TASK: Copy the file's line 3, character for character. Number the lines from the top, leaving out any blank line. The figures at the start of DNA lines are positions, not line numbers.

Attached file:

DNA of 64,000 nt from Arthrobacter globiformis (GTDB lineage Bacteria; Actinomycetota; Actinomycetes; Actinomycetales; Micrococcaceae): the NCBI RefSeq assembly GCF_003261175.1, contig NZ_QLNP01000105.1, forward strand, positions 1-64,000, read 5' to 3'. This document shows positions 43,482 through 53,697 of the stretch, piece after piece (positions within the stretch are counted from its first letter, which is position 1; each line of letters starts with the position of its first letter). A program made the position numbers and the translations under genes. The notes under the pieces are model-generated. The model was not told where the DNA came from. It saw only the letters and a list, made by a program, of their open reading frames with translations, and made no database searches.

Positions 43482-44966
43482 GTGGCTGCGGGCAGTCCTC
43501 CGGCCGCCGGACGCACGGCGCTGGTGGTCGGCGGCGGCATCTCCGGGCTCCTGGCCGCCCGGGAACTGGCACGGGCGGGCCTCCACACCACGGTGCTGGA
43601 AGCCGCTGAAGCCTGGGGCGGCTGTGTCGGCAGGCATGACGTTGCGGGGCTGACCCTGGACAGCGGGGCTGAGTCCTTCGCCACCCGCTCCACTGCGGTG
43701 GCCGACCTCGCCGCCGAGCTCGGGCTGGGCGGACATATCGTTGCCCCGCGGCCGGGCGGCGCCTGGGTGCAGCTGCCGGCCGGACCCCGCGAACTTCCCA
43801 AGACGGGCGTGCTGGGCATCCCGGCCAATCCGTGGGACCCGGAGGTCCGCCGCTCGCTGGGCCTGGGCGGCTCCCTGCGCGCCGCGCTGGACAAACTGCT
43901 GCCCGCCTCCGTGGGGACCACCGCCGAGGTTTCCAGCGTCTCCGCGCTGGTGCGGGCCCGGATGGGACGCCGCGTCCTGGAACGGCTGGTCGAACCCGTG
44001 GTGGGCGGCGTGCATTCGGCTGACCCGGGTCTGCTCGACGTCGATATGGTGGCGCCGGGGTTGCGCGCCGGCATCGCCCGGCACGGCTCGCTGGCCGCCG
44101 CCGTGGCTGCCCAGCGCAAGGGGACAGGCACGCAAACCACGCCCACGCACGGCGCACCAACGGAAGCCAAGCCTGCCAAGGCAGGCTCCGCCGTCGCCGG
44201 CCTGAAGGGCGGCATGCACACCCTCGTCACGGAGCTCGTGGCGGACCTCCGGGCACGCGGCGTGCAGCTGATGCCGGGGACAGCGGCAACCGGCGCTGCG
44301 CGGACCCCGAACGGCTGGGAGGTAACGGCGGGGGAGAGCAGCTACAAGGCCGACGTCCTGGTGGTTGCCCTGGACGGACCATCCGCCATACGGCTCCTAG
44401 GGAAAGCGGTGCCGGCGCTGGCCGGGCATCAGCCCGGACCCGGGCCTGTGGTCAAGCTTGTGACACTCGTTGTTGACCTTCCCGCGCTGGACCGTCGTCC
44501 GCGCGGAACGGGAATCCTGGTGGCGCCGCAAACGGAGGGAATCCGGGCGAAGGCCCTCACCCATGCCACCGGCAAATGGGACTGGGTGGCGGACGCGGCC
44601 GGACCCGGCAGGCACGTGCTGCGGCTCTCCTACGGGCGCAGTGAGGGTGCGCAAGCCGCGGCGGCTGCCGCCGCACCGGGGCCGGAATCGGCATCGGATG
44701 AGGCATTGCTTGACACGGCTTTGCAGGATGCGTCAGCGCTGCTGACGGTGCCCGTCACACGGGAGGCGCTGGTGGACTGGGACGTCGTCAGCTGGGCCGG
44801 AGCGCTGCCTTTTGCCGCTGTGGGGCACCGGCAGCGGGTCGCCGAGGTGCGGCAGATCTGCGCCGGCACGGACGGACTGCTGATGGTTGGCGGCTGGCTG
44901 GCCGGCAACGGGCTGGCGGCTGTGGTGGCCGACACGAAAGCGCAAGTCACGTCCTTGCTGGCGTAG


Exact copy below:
43482 GTGGCTGCGGGCAGTCCTC